The world is using more and more renewable energy. It's still not enough to save us from climate change.

Renewable energy.
(Image credit: Sean Gallup/Getty Images)

The world installed a record amount of renewable energy capacity last year. It's just not enough to spare us from the potentially catastrophic effects of climate change.

Renewables research group Ren21 just released its annual report on clean energy, explaining that in 2017, the world could harness 33 percent more energy from the sun than in 2016, as well as 11 percent more energy from wind.

In other good news for the planet: More countries pledged to phase out coal power, developing countries are gaining better access to power, and investment in renewables hit a record-breaking $279.8 billion in 2017.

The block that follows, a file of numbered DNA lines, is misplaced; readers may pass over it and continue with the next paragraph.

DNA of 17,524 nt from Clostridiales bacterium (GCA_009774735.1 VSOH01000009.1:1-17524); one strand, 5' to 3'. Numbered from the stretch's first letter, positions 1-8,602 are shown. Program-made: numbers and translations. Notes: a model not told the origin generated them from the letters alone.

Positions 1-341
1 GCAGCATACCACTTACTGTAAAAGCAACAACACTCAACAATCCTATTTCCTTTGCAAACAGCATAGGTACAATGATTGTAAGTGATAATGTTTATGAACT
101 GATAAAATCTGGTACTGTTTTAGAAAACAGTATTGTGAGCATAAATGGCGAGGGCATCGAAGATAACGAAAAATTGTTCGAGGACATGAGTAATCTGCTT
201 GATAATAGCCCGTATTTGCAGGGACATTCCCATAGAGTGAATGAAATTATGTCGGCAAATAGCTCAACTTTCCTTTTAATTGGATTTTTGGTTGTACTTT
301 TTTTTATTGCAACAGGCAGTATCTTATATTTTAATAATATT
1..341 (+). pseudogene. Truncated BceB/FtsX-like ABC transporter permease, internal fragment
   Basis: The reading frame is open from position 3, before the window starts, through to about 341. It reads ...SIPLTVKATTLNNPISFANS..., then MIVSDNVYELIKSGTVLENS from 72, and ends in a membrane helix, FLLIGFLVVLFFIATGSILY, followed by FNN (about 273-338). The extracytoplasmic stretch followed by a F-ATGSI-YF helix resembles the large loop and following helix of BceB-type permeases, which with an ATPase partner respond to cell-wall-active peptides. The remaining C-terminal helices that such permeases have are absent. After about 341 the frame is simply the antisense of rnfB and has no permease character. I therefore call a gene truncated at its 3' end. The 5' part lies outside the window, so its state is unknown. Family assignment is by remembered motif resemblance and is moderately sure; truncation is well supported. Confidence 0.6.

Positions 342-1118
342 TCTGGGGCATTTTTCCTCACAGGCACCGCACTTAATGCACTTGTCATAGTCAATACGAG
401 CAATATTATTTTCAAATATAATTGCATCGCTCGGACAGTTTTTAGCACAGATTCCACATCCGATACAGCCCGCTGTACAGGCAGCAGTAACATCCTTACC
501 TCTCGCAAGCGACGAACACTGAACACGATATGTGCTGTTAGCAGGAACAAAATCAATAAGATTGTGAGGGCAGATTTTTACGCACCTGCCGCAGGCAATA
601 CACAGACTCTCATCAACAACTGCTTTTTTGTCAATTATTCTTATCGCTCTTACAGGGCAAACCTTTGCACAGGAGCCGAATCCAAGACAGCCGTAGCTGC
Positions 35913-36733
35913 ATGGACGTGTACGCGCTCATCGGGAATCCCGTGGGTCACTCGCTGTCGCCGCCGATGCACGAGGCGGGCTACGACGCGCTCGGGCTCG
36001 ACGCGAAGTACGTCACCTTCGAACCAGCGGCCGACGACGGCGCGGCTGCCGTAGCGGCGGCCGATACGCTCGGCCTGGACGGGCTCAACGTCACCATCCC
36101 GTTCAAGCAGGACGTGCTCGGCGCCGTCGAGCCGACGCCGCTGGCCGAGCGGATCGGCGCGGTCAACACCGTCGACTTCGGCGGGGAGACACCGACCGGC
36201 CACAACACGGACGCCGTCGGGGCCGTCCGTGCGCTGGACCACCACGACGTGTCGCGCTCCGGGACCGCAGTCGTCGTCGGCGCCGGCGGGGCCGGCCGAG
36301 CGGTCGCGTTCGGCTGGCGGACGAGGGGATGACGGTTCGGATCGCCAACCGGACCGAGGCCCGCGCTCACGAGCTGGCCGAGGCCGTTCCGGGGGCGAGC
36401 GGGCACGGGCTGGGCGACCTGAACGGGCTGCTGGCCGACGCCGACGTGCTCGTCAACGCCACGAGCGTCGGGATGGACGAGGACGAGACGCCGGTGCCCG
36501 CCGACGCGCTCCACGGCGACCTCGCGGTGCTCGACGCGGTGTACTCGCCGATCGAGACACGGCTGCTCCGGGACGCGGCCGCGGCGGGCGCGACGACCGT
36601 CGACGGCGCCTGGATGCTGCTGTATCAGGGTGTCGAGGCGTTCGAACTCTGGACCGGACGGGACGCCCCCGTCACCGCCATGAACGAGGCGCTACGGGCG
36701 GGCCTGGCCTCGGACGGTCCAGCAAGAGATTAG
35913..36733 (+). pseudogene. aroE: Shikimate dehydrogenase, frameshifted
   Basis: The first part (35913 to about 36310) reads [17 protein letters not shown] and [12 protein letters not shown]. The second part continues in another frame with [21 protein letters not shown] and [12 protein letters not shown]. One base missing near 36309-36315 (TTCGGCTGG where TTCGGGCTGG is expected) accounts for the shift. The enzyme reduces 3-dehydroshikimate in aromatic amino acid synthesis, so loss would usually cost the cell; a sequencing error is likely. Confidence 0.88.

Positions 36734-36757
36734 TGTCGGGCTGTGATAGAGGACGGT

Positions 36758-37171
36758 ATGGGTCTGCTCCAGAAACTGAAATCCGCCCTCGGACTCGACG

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In some ways, this is positive. But in other ways, Ren21 warns, it's too little, too late, as this is nowhere near enough to meet the Paris Agreement's goal of limiting global temperature rise.

For countries who still care about the Paris climate accords, Ren21 suggests prioritizing renewable power over electric power. After all, even with the world's focus on electric vehicles, only 3 percent of transport power comes from renewables.

Something to think about before you pat yourself on the back for buying a Tesla.

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